Judicial Watch’s attorney could barely utter her first question when a lawyer for Clinton’s IT aide objected.
“Outside of the scope,” Mark MacDougall said.
A transcript released Thursday of testimony by former Clinton IT Bryan Pagliano aide reveals that he invoked his Fifth Amendment right not to incriminate himself more than 128 times. The just-released transcript also reveals it got pretty tense between attorneys in that deposition room. Pagliano was being deposed as part of a lawsuit filed by the conservative watchdog group, Judicial Watch, seeking information related to Clinton’s private email server. He is widely believed to have been the person who set-up and maintained former Secretary of State Clinton’s server at her New York Home.
Here is an example of what happened during Wednesday’s deposition which lasted about 1 1/2 hours:
Q: Who – where were you employed in 2006 and for how long?
A: Witness is instructed not to answer. That question is outside the scope.
Q. Okay. When did you begin — starting working for the State Department, Mr. Pagliano?
A: On advise of counsel, I will decline to answer your question in reliance on my rights under the Fifth Amendment to the United States Constitution. .
By page 15 of the 95 transcript, not one substantial question had even been asked. Romona Cotca, an attorney for Judicial Watch was seeking information like who paid Pagliano to set up the server, who else was involved and how many different email systems were associated with the clinton email server.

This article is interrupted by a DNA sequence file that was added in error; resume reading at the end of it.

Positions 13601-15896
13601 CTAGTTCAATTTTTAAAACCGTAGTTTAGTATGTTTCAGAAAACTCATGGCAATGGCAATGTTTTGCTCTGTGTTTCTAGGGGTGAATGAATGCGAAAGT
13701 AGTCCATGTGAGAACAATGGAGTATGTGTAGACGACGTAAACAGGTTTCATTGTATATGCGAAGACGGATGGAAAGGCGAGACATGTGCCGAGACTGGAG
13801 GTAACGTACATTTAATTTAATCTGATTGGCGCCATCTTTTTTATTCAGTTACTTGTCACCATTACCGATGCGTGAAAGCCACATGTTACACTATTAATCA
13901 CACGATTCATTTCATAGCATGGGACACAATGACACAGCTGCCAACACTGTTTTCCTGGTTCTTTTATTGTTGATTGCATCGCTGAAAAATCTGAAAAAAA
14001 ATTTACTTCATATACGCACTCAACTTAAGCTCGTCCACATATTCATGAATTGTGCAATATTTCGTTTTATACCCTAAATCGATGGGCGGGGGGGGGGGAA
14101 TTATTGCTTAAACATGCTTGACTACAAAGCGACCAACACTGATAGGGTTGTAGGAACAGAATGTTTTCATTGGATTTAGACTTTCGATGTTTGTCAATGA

“In setting up the server and the Clintonemail.com system, what discussions did you have with Secretary Clinton as to how the system should be set up and why?” she asked at one point. Things got a little heated about mid-way through the deposition.
During one exchange, Judicial Watch’s attorney said: “To raise a Fifth Amendment privilege, there must be reasonable basis for it and it must be appropriate, not just for purposes of obstructing this deposition.”
“You’ve been on notice for many weeks that Mr. Pagliano was going to assert his Fifth Amendment rights. He’s doing that. That is his constitutional right. And you have no — you have no authority or no right to lecture him about it,” Mr. MacDougall, Pagliano’s attorney, replied. He added that Judicial Watch is not entitled to discovery on matters related to the ongoing FBI investigation.
Earlier this month, Federal Judge Emmet G. Sullivan postponed Pagliano’s deposition and ordered that he reveal details of his immunity agreement with the federal government. That agreement was filed under seal.